General Etiquette > general

Rude to not give a wedding gift?

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I can't imagine being invited to a wedding and not getting the HC anything at all. At the very least, a card with a note in it will convey my congratulations to them without putting me back more than a few dollars. If they took the time to plan the wedding and extend an invitation to them, I think you owe them at least that token. If you can't afford an actual gift, or don't know them well enough to feel comfortable buying one, that's perfectly fine, but don't come completely empty-handed.

My suspicion is that a lot of the people commenting on that article had a little nudge to their own conscience there.  I wonder if they are among the ones who come empty-handed to a wedding.  Yes, it's true that there might be additional things you've given a gift for, such as a shower or other event.  However, the usual practice is to give a more token gift for the shower and then a "real" gift for the actual wedding (not necessarily more expensive - just more of the "main" gift).  So the argument that "oh, I already gave them something" - as one person said - doesn't hold water.

I agree with this:

--- Quote ---Gifts are by definition optional.  However, the giving or not giving of a gift sends a message.  I think this couple was sent some pretty hurtful messages from their friends and family who did not give them a card at the least.
--- End quote ---

A card isn't expensive, but still shows the couple that you care.  And it's something the couple can keep and treasure as a reminder of a special day with those they love.

Two Ravens:
I thought etiquette did require you to give a gift if you attend a wedding? It did not have to be an expensive gift, but some type of gift was necessary...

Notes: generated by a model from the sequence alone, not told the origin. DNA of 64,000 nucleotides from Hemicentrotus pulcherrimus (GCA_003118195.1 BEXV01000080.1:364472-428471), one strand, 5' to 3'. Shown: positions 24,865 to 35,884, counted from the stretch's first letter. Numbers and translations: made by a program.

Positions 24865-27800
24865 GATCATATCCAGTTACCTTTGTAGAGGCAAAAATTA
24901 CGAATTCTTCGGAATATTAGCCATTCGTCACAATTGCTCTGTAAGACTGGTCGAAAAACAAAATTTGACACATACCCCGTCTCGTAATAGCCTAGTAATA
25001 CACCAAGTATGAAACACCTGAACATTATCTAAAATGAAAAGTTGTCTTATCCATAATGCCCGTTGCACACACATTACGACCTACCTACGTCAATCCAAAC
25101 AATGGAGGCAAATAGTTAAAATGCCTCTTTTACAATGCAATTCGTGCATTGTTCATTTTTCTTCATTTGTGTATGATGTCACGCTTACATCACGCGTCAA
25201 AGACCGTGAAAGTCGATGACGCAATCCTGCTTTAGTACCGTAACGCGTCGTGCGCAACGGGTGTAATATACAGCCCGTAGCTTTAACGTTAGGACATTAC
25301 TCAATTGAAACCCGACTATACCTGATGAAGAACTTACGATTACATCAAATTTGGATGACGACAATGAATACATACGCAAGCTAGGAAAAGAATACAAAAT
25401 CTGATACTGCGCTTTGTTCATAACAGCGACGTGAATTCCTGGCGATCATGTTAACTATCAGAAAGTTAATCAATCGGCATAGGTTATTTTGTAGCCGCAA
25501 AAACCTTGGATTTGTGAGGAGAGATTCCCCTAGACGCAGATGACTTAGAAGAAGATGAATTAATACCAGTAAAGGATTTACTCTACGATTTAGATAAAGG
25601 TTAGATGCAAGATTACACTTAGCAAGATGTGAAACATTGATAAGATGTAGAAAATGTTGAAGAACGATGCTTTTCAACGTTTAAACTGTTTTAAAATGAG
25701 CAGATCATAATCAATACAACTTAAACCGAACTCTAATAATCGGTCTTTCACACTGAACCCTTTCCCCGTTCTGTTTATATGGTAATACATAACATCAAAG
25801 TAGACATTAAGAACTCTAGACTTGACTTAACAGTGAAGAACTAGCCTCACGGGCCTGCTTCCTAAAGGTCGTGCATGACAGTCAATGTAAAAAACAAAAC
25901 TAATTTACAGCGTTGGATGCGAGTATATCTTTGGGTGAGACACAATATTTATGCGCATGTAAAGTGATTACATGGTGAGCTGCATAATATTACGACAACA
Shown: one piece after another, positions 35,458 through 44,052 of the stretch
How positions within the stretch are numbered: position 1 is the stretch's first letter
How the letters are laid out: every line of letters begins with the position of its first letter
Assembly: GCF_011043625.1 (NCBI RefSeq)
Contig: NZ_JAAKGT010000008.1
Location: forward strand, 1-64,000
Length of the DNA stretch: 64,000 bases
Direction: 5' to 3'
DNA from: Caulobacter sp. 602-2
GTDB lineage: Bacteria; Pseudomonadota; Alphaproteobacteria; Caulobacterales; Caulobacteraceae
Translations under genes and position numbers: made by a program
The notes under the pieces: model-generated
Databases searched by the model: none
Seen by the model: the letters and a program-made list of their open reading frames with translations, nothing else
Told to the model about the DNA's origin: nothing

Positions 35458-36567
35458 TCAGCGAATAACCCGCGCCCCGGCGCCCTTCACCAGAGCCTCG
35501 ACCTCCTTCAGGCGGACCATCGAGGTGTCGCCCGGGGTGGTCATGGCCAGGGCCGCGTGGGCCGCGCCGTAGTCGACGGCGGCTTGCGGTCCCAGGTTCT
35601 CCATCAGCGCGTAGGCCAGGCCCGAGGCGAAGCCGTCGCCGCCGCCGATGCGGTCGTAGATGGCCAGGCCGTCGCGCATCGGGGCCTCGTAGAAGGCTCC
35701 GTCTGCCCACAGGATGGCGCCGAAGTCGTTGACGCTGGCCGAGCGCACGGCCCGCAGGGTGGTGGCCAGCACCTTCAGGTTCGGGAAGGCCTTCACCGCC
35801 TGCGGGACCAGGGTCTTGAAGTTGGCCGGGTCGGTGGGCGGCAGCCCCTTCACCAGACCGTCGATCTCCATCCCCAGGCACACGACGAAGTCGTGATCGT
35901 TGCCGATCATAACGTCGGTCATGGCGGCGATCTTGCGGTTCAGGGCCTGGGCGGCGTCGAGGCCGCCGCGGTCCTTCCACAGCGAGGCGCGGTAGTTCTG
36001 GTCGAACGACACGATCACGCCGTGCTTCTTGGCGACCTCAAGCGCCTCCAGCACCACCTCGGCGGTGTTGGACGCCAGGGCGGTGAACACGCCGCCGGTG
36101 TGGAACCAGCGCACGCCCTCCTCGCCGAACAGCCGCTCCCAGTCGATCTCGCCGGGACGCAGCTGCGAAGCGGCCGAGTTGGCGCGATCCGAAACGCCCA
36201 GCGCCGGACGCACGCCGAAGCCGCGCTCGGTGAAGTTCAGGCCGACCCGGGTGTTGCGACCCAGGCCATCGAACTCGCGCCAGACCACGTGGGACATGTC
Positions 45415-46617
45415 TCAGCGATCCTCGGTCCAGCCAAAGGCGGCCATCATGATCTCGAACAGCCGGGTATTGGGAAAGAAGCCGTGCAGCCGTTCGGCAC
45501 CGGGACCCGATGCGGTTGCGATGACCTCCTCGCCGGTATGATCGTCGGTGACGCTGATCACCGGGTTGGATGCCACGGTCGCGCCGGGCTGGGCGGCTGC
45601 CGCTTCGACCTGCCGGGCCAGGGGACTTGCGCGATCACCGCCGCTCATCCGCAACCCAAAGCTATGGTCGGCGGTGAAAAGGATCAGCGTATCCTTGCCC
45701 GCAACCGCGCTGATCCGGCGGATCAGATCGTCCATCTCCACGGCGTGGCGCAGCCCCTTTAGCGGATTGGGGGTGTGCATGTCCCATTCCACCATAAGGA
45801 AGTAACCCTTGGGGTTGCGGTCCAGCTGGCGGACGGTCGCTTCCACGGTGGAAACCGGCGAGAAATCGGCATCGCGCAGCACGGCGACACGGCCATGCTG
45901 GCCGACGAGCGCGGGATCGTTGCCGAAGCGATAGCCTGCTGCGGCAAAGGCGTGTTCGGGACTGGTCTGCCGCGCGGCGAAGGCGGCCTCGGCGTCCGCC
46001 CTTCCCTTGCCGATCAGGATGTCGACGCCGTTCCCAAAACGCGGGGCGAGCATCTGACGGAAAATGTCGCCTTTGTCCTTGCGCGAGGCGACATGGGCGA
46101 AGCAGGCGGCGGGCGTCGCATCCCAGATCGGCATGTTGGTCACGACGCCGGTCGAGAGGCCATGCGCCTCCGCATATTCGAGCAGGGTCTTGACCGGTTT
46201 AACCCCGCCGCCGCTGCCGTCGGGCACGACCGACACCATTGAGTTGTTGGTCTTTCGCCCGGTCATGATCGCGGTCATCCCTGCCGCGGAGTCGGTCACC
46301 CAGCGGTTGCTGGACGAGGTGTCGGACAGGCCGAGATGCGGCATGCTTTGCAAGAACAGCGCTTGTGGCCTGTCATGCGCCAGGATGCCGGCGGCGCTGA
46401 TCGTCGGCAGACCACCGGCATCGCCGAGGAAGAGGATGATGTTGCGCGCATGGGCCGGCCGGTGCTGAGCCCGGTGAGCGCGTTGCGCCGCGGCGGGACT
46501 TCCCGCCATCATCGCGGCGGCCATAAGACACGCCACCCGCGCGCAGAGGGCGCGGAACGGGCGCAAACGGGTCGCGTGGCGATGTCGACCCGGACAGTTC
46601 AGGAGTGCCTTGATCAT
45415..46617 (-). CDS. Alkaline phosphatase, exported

Outdoor Girl:
I could not go to a wedding and not give the happy couple *something*.  If I was broke, I'd make something.  I make dishclothes so I could make a bunch of those for cheap, buy a cheap kitchen things and have something that cost me less than $20.

If someone was truly broke, I would still expect them to at least write a nice note.  It could be on lined paper, in a plain envelope but they should give something of themselves, if they can't afford to buy anything.

If you aren't willing to acknowledge the marriage in any way, why did you go?

Two Ravens:
Miss Manners weighs in here:
Relevant quote:

--- Quote ---There is no such thing as an invoice for a wedding present. Neither a wedding invitation nor a formal announcement constitutes that. You give a wedding present because you want to indicate symbolically that you care about the couple.

Yes, there is a catch. That is that you should not be attending a wedding if you do not care about the couple (either truly, or because they are relatives and you are supposed to care), and therefore wedding guests give wedding presents. If you decline the invitation, or if you are not invited but receive an announcement, all that is required is that you send the couple good wishes.
--- End quote ---


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